The Goliath and Goliath entertainment agency recently lost R300,000 in an email scam, while its subsidiary PR Bailiff lost R20,000.
According to reports, the scammers intercepted emails from Goliath and Goliath, changed invoice banking details, and then forwarded the emails to clients.
The clients then paid the invoiced amounts, ranging between R60,000 and R130,000, into the scammer’s accounts.
Goliath and Goliath CEO Kate Goliath learned about the scam when a client alerted them that the bank details on their invoice had changed.
Goliath told Fin24 the scammers harassed their clients for payment after they sent the fake emails.
Goliath told Jacaranda FM they were “hacked” a few weeks ago.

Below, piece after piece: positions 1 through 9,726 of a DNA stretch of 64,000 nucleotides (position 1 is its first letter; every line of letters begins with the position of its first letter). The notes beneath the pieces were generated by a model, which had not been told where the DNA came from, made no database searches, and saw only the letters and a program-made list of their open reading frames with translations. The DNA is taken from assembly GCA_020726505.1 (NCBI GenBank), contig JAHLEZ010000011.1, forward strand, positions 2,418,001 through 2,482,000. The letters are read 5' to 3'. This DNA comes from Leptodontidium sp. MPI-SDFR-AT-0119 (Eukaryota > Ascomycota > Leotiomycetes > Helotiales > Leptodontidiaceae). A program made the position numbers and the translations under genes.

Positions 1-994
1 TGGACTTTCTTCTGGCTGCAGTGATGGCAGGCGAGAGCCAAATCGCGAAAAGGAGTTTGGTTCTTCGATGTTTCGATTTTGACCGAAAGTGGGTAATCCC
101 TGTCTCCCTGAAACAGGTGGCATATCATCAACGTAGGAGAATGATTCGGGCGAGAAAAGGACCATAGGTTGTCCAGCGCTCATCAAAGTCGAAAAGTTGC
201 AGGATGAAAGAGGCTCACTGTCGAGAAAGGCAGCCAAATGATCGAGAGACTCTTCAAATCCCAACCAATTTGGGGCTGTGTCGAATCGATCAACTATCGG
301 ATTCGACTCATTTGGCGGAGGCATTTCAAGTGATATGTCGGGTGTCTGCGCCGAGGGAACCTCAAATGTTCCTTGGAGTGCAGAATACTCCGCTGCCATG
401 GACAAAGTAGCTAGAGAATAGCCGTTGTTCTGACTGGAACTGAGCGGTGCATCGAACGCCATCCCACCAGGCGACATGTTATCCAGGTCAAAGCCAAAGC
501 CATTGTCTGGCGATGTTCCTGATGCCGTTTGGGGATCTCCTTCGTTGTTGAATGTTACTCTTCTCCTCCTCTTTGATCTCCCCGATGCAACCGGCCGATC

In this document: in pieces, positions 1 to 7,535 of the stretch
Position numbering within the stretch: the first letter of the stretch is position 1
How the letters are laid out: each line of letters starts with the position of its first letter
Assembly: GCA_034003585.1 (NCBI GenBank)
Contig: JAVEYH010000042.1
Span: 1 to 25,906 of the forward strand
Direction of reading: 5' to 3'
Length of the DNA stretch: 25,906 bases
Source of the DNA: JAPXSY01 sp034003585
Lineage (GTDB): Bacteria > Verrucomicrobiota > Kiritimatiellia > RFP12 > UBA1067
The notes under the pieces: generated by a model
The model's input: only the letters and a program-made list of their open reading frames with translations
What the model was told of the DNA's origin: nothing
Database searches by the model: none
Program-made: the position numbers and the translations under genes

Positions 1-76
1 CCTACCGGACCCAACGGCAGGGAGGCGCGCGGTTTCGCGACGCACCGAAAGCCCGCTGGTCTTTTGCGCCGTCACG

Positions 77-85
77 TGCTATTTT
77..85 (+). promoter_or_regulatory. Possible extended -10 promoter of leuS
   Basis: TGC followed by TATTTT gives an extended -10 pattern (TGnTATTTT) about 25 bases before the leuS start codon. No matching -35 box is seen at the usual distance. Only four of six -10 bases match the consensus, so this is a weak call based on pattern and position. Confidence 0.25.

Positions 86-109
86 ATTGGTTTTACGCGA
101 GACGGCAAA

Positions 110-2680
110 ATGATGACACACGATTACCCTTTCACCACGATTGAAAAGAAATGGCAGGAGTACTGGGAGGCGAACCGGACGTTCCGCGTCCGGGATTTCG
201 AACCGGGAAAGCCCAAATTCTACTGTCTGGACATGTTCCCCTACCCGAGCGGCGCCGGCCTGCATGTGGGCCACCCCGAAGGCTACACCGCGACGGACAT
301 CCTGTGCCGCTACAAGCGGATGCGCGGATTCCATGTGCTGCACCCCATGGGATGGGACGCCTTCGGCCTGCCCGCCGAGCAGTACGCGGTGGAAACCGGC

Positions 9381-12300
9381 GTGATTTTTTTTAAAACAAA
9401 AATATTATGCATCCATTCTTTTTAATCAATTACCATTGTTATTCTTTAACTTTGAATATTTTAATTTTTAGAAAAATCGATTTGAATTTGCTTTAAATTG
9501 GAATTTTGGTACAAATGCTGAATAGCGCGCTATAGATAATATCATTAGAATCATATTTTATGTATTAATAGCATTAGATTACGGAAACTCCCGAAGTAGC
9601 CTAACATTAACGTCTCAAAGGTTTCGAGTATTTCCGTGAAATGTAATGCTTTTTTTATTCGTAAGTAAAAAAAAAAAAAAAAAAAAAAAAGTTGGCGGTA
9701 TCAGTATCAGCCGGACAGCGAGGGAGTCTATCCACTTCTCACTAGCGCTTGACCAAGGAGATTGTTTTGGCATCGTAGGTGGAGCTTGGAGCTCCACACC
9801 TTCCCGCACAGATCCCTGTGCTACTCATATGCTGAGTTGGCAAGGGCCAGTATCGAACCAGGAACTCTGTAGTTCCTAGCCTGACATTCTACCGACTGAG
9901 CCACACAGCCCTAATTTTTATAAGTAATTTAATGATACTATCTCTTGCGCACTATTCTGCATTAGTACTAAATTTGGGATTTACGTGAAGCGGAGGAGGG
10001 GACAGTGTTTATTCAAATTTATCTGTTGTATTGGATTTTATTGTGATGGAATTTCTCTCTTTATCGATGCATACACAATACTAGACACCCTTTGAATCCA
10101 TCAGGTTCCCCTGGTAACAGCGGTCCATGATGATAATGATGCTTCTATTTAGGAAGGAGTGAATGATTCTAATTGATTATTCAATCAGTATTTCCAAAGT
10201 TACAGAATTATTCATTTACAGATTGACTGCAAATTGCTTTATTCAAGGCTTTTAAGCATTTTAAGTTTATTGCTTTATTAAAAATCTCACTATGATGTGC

“Our service provider said it is phishing and not their fault, but we believe there could be something more going on,” she said.
“We have started more investigations and we are meeting with people who have reached out to us who have had the same experience.”
How they lost R300,000
MyBroadband spoke to an industry expert, who asked to remain anonymous, about the scam to gain insight into how it happened.
He told MyBroadband that an employee at Goliath and Goliath was most likely a victim of a phishing scam, where the criminals gained unauthorised access to their mailbox.
The scam – known as a “change of bank account” scam – prompts the business partners of the victim to pay money into a bank account owned by the scammers.
This is done by tracing invoices which the victim sent to clients, and issuing revised invoices with the amended banking details.
The scammers then delete the emails which they sent with the new invoices to ensure their activities are not noticed.
The image below shows a warning from Investec about the change of bank account scam.